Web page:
Google Glass

Yo Hive!

Google just announced a new contest for their ‘Project Glass’ (formerly ‘Google Goggles’) that will allow a select group of contest-winners to try out the device in real-world situations. Until now the device was tested only by Google employees, but the company has unveiled that they are ready to hand out the glasses to a select group of consumers who will aid in the product’s development and to identify first-gen bugs.

Those who want to get their hands on the prototype and become Google’s “Glass Explorers” have until February 27th to submit their applications. This seems like a perfect project for the Hive and between all of the members, I’m sure at least one of us (or all of us working together) could come up with a pretty convincing presentation to get Google’s attention.

The Contest is here:

The ‘FAQ’ is here:

The ‘Terms’ are here:

I’m not even going to attempt to win this by myself, as I’m sure that (between the engineers and programmers among us) there are far better-qualified people in the Hive than me.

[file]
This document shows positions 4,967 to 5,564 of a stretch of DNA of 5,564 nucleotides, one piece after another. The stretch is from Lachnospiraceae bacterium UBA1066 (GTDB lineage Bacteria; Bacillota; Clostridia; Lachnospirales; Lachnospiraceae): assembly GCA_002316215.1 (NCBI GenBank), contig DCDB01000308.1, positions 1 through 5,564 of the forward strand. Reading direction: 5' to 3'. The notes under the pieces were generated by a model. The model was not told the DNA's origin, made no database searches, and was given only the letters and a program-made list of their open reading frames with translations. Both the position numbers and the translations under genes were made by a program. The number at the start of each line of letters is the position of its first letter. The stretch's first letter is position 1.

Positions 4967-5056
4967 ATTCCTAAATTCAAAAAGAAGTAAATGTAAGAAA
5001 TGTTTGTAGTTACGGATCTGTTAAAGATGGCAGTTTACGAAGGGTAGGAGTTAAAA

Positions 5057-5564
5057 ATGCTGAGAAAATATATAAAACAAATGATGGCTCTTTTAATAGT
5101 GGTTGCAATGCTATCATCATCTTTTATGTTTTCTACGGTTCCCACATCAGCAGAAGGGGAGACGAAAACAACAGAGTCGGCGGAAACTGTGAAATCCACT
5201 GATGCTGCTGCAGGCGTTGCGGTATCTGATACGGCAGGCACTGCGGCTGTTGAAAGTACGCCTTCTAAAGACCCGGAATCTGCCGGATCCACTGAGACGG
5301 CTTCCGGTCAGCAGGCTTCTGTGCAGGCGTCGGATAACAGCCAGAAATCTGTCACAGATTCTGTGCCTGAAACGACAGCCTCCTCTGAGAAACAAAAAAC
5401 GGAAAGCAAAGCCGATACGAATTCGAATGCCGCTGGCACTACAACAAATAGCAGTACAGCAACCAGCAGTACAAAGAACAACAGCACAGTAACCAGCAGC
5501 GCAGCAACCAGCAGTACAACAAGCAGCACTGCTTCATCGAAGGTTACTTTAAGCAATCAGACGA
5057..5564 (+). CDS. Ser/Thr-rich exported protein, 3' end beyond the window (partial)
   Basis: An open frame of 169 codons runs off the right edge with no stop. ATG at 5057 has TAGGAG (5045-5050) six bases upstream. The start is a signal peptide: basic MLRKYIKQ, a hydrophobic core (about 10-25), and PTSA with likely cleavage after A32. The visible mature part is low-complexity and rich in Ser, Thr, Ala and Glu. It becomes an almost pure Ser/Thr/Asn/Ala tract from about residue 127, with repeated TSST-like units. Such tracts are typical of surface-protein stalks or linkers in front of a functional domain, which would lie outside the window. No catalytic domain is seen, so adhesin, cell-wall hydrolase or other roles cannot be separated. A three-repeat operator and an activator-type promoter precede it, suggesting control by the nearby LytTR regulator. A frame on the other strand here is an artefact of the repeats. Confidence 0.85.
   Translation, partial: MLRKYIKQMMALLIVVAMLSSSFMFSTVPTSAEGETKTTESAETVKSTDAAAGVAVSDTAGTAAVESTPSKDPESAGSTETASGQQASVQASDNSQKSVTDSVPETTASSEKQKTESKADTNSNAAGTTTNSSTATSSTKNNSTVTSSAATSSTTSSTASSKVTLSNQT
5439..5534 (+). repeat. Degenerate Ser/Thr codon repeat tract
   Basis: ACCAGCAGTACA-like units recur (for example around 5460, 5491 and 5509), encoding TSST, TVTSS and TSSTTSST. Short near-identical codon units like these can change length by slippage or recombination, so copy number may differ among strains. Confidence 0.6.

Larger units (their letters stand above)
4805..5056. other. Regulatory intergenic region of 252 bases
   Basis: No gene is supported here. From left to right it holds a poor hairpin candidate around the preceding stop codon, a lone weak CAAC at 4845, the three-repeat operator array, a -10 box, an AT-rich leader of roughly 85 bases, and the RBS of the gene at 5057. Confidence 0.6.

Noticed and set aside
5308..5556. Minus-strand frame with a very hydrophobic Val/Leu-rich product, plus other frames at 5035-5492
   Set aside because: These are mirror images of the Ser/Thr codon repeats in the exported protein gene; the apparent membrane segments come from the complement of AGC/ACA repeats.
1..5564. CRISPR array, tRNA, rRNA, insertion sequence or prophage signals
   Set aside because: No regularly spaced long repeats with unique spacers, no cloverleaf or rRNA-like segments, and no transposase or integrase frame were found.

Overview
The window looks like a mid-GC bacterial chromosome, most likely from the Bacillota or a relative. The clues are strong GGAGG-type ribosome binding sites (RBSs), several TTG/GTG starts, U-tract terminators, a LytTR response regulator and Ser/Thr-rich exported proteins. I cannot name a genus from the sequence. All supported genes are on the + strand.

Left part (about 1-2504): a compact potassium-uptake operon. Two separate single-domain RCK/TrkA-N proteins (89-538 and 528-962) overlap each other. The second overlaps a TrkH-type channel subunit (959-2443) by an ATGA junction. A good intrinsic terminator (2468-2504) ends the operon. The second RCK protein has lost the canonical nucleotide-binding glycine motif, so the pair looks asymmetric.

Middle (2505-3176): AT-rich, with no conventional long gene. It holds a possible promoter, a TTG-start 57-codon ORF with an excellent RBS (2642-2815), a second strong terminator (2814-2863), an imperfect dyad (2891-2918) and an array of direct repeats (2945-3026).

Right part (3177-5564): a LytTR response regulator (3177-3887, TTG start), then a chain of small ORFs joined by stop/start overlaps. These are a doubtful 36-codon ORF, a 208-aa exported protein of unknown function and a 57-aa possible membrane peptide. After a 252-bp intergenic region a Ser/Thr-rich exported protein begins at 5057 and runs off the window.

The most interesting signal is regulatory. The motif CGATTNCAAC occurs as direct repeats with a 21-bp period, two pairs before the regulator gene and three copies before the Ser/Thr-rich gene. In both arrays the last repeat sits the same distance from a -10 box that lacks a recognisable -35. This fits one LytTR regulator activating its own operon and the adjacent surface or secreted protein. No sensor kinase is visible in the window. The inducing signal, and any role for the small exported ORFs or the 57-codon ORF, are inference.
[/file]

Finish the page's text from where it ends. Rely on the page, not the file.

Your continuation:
However, if we made the application a collaborative process, we might be able to really WOW Google into picking the Hive as product testers.

Anyway, I would be remiss in my duties as your comrade and fellow maker were I to not share this info with the entire group.
I only ask that if any one of you win the contest, you let everyone else participate in the Google Glass experience.
I am available and happy to help if anyone wants to try and shoot a Hive13 application video or has any other ideas,

Better hustle though, we only have a week.


I am on board with this! Definately up for helping to make a submission and work on the project if we win.
(Although, my programming experience is pretty minimal, so I’d be less helpful on some projects)
An important note: if you win, to get the glasses you still need to pay $1500 and travel to a “pick-up experience” in NY, LA, or San Fran.

A few ideas off the bat:

  • Enhanced “instructable” videos recorded with the glasses showing how to solder, weld, make origami, etc.

  • give one pair to Cindy-Lou (recording video) and one for yourself, and program voice-activated commands through your pair, for a creepy telepresence experience.

  • Create an app to feed frames into a service such as “123 catch”, and then 3D print it

  • Create a waterproof housing allowing recording of scuba-diving

  • Record experiments as an enhanced “lab notebook”. As a biology grad student, I think this could actually be super helpful.

Mike H